Newly published research provides a compelling answer: brand-name products. Conservatives gravitate toward them, and Walmart, unlike Trader Joe’s, is packed with them.
That provocative conclusion can be drawn from a study in the journal Psychological Science. A research team led by Vishal Singh of New York University’s Stern School of Business has discovered a relationship between voting behavior, high levels of religiosity, and “seemingly inconsequential product choices.”
They argue that your decision to vote for a certain candidate, and purchase a particular brand of detergent, springs from the same basic impulse:
“Our empirical results, based on extensive field data, provide strong evidence that more conservative ideology is associated with higher reliance on established national brands (as opposed to generics) and a slower uptake of new products.”
“These tendencies are consistent with traits typically associated with conservatism, such as aversion to risk, skepticism about new experiences, and a general preference for tradition, convention, and the status quo.”
The researchers used a comprehensive database that tracks weekly store sales of thousands of products. Focusing on 416 counties which collectively represent 47 percent of the U.S. population, they calculated the market share of generics in 26 categories, including coffee, deodorant, and peanut butter.
Making similar county-to-county comparisons, they also calculated the market share of new products in the first year after their launch.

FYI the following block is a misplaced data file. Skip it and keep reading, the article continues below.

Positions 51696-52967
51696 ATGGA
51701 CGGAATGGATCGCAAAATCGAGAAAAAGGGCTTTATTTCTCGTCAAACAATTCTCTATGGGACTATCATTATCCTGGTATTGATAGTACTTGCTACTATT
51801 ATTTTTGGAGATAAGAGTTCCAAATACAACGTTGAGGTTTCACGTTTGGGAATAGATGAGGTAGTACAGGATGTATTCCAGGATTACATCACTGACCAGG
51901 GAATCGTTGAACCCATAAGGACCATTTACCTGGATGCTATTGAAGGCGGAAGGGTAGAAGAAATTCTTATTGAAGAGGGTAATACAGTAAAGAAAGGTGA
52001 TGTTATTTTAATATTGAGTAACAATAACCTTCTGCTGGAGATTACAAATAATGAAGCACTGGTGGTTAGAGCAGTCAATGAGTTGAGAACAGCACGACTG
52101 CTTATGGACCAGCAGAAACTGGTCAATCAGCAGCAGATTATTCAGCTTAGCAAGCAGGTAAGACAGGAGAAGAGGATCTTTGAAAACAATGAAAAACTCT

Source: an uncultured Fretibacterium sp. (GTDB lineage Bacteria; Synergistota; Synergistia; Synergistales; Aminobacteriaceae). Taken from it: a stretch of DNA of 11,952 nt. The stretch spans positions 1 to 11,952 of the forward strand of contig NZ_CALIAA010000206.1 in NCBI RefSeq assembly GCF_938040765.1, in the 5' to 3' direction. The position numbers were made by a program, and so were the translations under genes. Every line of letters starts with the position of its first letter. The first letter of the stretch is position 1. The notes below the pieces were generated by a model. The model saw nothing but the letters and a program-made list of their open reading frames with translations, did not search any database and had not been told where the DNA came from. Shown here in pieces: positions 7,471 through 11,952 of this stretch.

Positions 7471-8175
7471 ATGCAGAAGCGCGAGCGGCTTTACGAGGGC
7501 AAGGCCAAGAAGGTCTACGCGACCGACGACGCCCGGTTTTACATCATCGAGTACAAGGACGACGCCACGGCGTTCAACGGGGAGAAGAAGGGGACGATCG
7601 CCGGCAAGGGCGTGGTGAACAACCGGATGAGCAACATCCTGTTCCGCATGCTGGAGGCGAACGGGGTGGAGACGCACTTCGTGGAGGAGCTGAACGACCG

Using data from the Association of Religion Data Archives, the researchers determined the percentage of residents of each county who adhered to a particular faith. This was “strictly defined as the number of full members of a religious denomination, and the number of nonmembers who attend services regularly.”
Finally, to assess political affiliation, the researchers used the average percentage of Republican votes cast in the eight presidential elections between 1980 and 2008.
The results: In 19 of the 26 categories, greater religiosity was strongly associated with a lower market share for generic products. (The association was also found in another six categories, but at a level below statistical significance.) “We found essentially the same pattern in the associations between Republican voting and generics,” they write.
“Similarly,” they add, “the market share of new products was significantly lower in counties with higher levels of religiosity and Republican voting. Taken together, our results provide strong evidence that more conservative markets are associated with a higher reliance on established national brands and a lower penetration of new products.”
These findings are in line with recent research suggesting our ideological fault lines extend to surprising territory, including patterns of charitable giving. A study published last year provided evidence of literal differences between the brains of liberals and conservatives.
To follow up, Singh and his colleagues hope to explore differences in purchasing choices between individualistic, Western cultures and more collectivist, Eastern societies. While that will be interesting, they have already found a fascinating pattern within the U.S.
It seems ideological attitudes reveal themselves not only in the voting booth and the church pew, but also in the supermarket check-out lane.